"But ecological balance is upset by humankind’s selfish strife,
Destroying the lungs of the earth with tarmac and cement."

Among other topics, Hasler’s poetry emphasizes nature’s blessings that the creator has given humanity and how mankind is obliterating those resources. The poems, written in narrative form and primarily free verse, shed light on the troubling direction of our climate. As the first advisor in Scotland to gain the NEBOSH diploma in environmental management, Hasler’s passion for the globe’s health is undeniable.

Hasler weaves nature poems like “Planet Blue” and “Green Plants” with those referencing God such as “Creation.” In the former, he highlights the water cycle as a miracle from nature and compares its seemingly never-ending cyclical quality to life itself. In contrast, “Creation” sets up a clash between nature, God’s gift to humanity, and nurture, which yields mankind’s selfishness and a crumbling environment. As someone who created his own charity, Plant Tree Save Planet, and mostly self-funded the planting of 20,400 seedlings in 2016, Hasler’s genuine concern for his world and the dangers it faces is expressed with authenticity in “Like Lemmings, We Commit Suicide.” His words paint a grim picture of the future: mankind has run humanity into the ground, and the world is run by robots.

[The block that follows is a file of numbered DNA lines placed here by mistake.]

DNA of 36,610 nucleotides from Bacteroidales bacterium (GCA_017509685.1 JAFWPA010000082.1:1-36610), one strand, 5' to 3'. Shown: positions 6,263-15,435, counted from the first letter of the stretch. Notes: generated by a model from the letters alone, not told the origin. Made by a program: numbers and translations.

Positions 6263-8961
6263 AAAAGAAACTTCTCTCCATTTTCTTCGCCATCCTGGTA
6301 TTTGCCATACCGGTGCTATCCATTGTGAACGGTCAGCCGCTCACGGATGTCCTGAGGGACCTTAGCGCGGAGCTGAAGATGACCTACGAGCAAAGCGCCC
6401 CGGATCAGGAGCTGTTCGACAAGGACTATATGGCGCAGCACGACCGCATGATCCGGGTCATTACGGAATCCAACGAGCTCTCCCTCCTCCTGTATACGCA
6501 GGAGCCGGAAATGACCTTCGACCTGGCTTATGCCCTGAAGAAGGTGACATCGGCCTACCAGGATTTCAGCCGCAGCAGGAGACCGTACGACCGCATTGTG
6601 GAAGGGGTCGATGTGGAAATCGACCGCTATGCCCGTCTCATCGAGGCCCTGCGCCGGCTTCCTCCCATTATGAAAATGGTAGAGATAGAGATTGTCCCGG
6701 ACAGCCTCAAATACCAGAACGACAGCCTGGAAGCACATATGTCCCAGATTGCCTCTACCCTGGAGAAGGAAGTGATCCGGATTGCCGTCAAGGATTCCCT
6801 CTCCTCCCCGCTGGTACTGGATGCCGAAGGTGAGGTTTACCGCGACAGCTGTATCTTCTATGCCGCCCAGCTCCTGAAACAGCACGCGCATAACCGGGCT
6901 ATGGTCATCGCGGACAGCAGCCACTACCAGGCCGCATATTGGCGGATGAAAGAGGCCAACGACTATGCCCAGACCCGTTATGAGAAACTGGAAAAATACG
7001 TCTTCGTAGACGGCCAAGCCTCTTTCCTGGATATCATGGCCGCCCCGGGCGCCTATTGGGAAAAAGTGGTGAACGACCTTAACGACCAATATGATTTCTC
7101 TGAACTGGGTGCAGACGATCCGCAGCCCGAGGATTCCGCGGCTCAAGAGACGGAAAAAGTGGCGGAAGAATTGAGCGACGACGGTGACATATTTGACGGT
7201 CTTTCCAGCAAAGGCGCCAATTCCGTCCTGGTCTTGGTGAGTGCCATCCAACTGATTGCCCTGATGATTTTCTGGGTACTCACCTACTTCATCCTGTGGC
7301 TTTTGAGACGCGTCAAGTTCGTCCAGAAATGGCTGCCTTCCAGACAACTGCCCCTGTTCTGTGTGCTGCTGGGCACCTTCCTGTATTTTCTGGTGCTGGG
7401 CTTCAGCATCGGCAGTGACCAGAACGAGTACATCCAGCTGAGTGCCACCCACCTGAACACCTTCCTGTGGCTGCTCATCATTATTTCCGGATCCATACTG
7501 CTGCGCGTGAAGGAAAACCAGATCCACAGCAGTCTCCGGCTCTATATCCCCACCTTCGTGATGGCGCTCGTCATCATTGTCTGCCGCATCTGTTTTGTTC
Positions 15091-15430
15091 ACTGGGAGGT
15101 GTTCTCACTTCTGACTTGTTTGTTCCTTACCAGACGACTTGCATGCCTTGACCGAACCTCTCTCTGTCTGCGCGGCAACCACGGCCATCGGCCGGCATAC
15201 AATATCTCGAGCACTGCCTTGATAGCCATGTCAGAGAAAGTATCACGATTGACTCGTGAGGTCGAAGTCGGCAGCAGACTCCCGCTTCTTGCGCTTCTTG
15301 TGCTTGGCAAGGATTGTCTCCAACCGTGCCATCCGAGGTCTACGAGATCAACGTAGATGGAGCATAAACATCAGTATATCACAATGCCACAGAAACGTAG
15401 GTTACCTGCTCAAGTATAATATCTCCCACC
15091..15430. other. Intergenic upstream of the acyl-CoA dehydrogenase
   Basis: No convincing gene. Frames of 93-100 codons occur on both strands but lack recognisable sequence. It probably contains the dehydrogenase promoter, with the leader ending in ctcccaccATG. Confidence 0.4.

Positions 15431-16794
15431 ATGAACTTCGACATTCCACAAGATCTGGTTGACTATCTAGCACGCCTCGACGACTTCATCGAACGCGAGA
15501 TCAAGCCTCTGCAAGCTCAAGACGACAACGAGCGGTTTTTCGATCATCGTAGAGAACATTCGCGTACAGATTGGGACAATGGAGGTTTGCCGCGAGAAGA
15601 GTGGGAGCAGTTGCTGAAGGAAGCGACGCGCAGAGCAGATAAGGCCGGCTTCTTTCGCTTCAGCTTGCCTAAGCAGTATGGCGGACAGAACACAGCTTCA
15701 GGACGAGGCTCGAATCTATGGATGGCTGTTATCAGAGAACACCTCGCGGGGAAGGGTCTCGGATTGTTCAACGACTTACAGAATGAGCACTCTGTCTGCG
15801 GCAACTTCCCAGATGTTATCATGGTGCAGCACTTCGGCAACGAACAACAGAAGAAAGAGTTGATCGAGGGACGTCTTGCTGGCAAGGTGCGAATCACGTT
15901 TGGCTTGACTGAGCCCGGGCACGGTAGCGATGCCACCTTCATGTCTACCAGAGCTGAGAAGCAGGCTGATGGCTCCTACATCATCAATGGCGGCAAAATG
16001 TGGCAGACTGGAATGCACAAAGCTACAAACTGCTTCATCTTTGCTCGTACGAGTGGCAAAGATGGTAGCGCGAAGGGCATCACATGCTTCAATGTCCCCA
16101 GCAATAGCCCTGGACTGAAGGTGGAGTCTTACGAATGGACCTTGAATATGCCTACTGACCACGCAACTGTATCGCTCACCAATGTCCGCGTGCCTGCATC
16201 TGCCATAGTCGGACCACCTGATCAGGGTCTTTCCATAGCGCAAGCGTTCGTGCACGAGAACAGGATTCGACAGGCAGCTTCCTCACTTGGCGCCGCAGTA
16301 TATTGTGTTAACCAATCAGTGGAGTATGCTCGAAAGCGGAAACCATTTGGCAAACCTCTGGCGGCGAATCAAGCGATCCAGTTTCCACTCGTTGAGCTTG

Aside from nature, several poems offer raw emotion. In particular, “Old friends” conjures nostalgic memories of a more active time, of friendships and discussions. Possibly the most intriguing, non-climate related poem is “Awkward Child,” a heartbreaking plea from a child to return his mother from the grips of alcoholism and a condemnation of the Scottish Whisky Association and minimum pricing. Hasler rounds out topics of imbalance of power, the power of media, and future wars with a final poem dedicated to imparting seventy-five years of wisdom. Overall, Hasler’s poetry is pertinent to the time and an authentic, meaningful experience.

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